Saturday, 13 January 2018

Building My Own Learning System - Part 1

Building My Own Learning System

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Introduction

Before I get started on this post, I want to make one thing clear. This is not Trailhead. It’s not Bob Buzzard’s Trailhead. It’s not a clone or wannabe of Trailhead. While it would be fun to build a clone of Trailhead, all it would be is an intellectual exercise to see how close I could get. So that’s not what I did. I didn’t build my own Trailhead. Are we clear on that? Nor is it MyTrailhead, although it could be used in that way. But again, I’m not looking to clone an existing solution, even if it is still in pilot and likely to stay there for a couple of releases. I’m coming at this from a different angle, as will hopefully become clear from this and subsequent blog posts. Put the word Trailhead out of your mind.

All that said, I was always going to build my own training system. Pretty much every post I’ve written about Trailhead had a list of things I’d like to see, and I can only suppress the urge to write code in this space for so long. This might mean that I moderate my demands, realising how difficult things really are when you have to implement them rather than just think about them in abstract form.

The Problem

Trailhead solves the problem of teaching people about Salesforce at scale, with content that comes from the source and is updated with each release. MyTrailhead is about training/onboarding people into your organisation. The problem I was looking to solve was somewhat different, although closer to MyTrailhead. I wanted a way to onboard people from inside and outside my organisation onto a specific application or technology, but without sending everyone through the same process.

For example, regular readers of this blog or my medium posts will know that I run product development at BrightGen, and that we have a mature Full Force solution in BrightMedia. We also have a bunch of collateral and training material around BrightMedia that I’d like to surface to various groups of people:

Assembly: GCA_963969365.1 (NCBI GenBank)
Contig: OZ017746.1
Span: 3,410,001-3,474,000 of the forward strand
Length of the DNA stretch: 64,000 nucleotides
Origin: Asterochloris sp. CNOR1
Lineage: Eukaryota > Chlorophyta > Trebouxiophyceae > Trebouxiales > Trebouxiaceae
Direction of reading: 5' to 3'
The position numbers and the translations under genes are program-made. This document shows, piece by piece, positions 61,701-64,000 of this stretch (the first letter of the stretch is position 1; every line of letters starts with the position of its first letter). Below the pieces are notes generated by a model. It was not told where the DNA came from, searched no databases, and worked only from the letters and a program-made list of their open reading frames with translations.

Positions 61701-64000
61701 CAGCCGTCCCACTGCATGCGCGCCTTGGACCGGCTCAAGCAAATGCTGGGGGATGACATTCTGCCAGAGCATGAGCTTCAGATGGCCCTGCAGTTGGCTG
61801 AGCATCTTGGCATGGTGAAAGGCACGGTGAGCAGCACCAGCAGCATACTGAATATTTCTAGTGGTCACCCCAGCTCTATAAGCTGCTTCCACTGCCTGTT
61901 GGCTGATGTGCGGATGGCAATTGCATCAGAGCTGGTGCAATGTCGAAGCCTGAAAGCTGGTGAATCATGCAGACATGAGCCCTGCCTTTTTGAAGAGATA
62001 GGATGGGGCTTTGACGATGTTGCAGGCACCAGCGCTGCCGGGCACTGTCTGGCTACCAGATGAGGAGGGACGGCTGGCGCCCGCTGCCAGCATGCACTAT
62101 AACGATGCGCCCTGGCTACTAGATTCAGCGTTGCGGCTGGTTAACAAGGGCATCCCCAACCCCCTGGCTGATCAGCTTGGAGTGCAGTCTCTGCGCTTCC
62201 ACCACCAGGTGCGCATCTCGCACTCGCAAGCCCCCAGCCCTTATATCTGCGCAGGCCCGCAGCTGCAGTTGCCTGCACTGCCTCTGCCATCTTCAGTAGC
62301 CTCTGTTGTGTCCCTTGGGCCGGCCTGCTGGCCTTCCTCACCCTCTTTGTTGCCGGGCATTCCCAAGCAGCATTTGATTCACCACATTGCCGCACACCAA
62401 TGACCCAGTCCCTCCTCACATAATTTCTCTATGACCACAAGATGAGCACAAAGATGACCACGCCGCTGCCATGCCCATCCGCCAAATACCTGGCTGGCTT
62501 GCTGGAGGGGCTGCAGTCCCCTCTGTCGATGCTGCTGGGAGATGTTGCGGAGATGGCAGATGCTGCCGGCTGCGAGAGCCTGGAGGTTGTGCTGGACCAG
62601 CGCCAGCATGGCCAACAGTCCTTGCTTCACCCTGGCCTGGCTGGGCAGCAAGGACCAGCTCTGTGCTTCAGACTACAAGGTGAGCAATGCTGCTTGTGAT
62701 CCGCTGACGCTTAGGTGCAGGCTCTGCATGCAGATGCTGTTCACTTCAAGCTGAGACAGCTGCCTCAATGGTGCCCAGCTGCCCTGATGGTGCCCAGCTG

• Internal BrightGen sales team
  • Internal BrightGen developers
  • External customer users

I don’t particularly want a single training system, as this would mean giving external users access to internal systems. It’s also likely that I’ll have a bunch of training information that isn’t BrightMedia specific, and I don’t really want to colocate this with everything else.

Essentially what I’m looking for is a training client that can connect to multiple endpoints, each endpoint containing content specific to a product/application/team. That, and a way to limit who can access the content, allows me to colocate the content with the application, potentially in the packaging org that contains the application.

The First Stirrings of the Solution

Data Model

As the client won’t be accessing data from the same Salesforce org, or potentially any Salesforce org, my front end is backed by a custom apex class data model rather than sObjects:

Screen Shot 2018 01 13 at 18 12 00

I’ve deliberately chosen names that are different to Trailhead, because as we all know this isn’t Trailhead. I was very tempted to use insignia rather than badge, as I think that gives it a somewhat British feel, but in the end I decided that would confuse people. Each path has topics associated with it so that I can see how strong a candidate is in a particular field. The path and associated steps are essentially the learning template, while the candidate path/step tracks the progress of a candidate through the path. A path has a badge associated with it and once a candidate completes all steps in the path they are awarded the badge. The same(isn) data model as myriad training systems around the globe.

The records that back this data model live in the content endpoint. Thus the candidate doesn’t have a badge count per se, instead they have a badge count per functional area. In the BrightGen scenario they will have a badge count for BrightMedia, and a separate badge count for other product areas. The can also have multiple paths in progress striped across content endpoints.

User Interface

I created the front end to work against these custom classes as a single page application. As the user selected paths and steps the page would re-render itself to show the appropriate detail. I’m still tweaking this so I’ll cover the details in the next post in the series.

Show me the Code

I don’t plan to share any code in these posts until the series is complete, at which point I’ll open source the whole thing on github, mainly because it isn’t ready yet. I’m pretty sure I’ve got the concepts straight in my head, but the detail keeps changing as I think of different ways of doing things.

 

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